Monday, January 08, 2007

UnWrapped Short Row Technique - Flat Knitting

I had a request for a detailed tutorial on how to do short rows while flat knitting. You can follow the original UnWrapped Short Row tutorial for the right side rows, then use these instructions for the purl (wrong) side fo the fabric. It's very easy to do - don't be put off by the large number of pictures. They're here to help you visualize each stage of the process. I've also included photos of incorrectly knitted wraps, so you can easily tell whether or not you've got it down.

Click the photos to enlarge. I did not resize them, so you can get a really detailed view if you like, but they're still a managable size for those of you who have a dial-up connection.

These instructions assume that you have happily knit through the inital wrap on the right side, and have purled to the wrap on the wrong side. (If you don't know how to knit in the first wrap on the right side, see my first UnWrapped Short Row Tutorial. Just knit through the first wrap, and then come back here.)

Here's what a wrapped stitch looks like on the purl side. See the double bumps around the stitch? The extra is from wrapping the stitch:

Unwrap second stitch (purl stitch) by inserting your right needle from top to bottom through the wrap only, slip the original stitch off the needle, and pull the wrap off.

Right needle inserted top to bottom through the wrap:

If you do this correctly, the wrap should be on your right needle, with the original stitch free. Here the wrapped stitch is on the right needle and the original stitch is hanging loose to the front of the fabric:

Now slip the wrap stitch (Purlwise - don't twist it) onto the left needle, and put the original stitch back on the left needle just behind the wrap stitch. Here is the wrap stitch on the left needle, and I've parked the original stitch on my right needle, so I don't accidentally unravel it.

When you slip the original stitch back onto the left needle, make sure it passes behind the wrap stitch, as the work faces you. In other words, by slipping the original stitch on the side of the right side of the work, you create a stitch that meshes seamlessly with the current fabric rather than allowing the wrap stitch to show on the right side. You'll know if you've done this incorrectly because you'll have funky looking stitches on the right side of your fabric.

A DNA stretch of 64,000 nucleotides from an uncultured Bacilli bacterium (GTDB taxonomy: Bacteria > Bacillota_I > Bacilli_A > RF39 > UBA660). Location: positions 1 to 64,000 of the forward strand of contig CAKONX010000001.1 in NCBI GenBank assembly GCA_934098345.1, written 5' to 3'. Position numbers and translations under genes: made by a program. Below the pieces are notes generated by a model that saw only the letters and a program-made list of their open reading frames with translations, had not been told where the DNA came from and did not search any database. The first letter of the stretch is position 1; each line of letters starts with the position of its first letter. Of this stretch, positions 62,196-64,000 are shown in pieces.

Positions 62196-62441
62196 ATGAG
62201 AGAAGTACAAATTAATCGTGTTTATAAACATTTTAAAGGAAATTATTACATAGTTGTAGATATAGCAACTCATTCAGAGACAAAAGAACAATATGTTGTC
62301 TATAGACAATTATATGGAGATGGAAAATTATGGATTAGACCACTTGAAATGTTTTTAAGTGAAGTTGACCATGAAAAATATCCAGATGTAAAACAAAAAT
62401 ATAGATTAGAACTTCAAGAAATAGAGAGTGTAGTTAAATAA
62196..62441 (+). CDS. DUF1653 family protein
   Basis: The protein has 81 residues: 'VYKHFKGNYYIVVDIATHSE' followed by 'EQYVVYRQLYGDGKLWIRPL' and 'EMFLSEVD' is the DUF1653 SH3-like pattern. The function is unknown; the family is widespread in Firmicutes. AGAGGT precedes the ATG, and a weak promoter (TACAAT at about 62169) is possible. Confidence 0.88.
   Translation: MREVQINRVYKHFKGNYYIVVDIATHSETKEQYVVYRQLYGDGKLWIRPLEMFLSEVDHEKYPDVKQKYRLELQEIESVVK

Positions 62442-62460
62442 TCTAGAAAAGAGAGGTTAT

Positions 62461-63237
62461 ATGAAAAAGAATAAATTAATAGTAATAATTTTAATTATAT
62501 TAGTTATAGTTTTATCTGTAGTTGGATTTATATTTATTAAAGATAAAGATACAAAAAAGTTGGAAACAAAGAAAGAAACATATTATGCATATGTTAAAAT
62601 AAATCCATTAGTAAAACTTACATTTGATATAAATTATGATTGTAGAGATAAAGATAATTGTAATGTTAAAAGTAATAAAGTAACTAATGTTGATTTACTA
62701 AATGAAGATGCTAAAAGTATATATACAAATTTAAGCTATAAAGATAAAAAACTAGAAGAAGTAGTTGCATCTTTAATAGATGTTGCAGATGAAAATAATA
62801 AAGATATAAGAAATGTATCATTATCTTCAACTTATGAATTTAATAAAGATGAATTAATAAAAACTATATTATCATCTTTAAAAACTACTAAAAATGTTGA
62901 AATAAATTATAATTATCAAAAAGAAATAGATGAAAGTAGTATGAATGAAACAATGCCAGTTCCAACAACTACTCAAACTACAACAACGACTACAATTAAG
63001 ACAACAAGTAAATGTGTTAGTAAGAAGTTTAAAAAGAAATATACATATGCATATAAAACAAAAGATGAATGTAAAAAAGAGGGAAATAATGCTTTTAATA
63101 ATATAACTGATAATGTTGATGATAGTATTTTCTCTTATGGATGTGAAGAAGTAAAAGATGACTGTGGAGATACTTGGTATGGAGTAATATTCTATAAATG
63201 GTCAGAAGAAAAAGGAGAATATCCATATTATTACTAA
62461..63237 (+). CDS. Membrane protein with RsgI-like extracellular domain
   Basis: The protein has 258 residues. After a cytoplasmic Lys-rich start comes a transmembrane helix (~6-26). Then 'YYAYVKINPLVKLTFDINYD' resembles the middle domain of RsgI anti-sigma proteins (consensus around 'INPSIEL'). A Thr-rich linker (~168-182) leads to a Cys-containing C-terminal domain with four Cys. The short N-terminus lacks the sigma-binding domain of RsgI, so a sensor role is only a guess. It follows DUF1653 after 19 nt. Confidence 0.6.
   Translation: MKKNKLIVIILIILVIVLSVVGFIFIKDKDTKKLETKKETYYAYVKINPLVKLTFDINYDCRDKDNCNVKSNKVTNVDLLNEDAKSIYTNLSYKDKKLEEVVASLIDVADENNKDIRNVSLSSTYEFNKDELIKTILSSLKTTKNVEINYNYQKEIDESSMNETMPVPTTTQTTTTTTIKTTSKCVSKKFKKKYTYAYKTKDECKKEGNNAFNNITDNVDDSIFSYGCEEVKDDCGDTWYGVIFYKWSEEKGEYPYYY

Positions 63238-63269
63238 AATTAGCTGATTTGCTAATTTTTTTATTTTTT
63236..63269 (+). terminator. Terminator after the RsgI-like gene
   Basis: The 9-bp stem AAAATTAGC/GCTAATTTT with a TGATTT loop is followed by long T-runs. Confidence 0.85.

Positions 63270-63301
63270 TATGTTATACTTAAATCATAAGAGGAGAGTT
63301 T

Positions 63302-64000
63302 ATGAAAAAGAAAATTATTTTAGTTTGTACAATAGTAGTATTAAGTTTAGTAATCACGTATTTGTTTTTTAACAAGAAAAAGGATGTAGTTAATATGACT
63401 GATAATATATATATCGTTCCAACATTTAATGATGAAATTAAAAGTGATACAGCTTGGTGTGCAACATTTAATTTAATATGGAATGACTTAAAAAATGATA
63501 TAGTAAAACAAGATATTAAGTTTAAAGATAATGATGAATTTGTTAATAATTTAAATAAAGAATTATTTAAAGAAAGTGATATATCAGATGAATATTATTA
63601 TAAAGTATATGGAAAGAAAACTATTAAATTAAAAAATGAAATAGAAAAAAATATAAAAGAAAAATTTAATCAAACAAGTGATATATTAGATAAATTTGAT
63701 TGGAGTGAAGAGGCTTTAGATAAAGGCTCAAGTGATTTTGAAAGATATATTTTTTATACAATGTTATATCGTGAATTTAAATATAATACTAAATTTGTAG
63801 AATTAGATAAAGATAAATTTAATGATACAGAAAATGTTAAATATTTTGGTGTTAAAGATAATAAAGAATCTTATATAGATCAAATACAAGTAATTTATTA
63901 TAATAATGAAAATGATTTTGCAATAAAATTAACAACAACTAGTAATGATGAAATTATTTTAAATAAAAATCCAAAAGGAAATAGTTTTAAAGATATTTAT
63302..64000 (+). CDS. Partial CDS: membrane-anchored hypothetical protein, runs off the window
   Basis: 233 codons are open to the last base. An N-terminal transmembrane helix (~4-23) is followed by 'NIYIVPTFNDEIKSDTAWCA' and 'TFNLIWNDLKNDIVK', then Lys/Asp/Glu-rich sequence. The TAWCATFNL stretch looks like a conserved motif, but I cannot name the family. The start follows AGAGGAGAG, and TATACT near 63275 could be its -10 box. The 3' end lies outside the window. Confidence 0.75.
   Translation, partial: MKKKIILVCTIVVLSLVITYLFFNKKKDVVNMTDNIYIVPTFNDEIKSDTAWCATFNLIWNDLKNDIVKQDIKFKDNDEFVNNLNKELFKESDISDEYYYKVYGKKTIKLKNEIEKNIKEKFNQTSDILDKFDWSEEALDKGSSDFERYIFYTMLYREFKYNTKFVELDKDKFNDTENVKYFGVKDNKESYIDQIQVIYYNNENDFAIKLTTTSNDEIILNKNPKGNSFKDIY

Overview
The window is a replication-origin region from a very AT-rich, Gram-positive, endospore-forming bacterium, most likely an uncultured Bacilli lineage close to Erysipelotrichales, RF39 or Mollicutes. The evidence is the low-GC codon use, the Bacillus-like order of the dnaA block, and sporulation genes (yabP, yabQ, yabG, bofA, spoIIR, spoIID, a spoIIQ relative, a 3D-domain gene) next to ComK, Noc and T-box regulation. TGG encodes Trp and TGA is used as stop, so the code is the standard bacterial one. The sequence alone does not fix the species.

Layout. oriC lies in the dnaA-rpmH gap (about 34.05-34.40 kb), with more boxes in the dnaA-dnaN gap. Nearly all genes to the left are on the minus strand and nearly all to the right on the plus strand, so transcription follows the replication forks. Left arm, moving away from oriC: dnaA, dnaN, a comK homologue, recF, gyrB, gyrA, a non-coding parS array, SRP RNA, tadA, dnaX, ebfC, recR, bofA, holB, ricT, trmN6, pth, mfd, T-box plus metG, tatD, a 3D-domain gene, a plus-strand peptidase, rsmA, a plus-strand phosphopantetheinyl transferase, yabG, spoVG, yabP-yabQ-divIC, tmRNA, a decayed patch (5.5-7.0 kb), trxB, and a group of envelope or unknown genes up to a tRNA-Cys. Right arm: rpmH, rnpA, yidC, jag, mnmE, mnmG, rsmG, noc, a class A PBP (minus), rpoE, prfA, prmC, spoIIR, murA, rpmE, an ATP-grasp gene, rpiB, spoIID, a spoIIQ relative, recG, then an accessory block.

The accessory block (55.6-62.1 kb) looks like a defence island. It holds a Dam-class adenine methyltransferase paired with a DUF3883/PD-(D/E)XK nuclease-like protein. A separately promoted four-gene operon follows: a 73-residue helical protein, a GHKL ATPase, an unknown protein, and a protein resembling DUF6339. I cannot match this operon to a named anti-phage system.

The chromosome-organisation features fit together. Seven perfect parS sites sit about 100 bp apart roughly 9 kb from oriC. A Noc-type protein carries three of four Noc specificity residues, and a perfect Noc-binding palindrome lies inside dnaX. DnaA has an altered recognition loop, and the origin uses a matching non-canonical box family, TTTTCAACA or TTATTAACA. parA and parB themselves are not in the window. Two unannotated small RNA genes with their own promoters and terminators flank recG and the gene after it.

Then purl the wrap stitch and the original stitch together (p2 together). Here are both stiches freshly purled together and on the right needle:

Right and Wrong Stitches
For clarification purposes here are some photos of what the wraps should and should not look like once you've knit them into the fabric.

Right: Here is a close up of the purl side wrap from the wrong side of the work. It looks like a C with a long tail:

Now both the first and second wrap. First, right side wrap on the left and the second, purl side wrap on the left. See how they are mirror images of each other? That's what you want to see. The right side wrap is mirrored or backwards.

Wrong: Both of these wraps are wrong, because the stitches have been twisted or placed on out of order. The right side wrap is really easy to spot, because it doesn't have the long tail C look. But look closely at the right side wrap. It's twisted on the front side, but it still looks like a mirrored C. There is a slight difference, you can see two "layers" on the incorrectly wrapped stitch. It's a good idea to check both sides of the fabric before continuing on. The good news is that since you formed that right side wrap on the right side of the fabric, you will be able to see if you've got the stitches out of order or twisted!

The correct stitches are circled in blue, the wrong stitches are circled in pink. Again from the wrong side of the work:

See how the top of this swatch is starting to round gently? That's because of the two short rows that I put in. Isn't that cool? This last photo is the same, but I've traced the out line of both the right and wrong stitches so you can see the stitch path more clearly:

There you have it. A simple, easy, no gap method for short row wrapping. You've got tutorials for both circular and flat knitting. Go shape something. It's easy!

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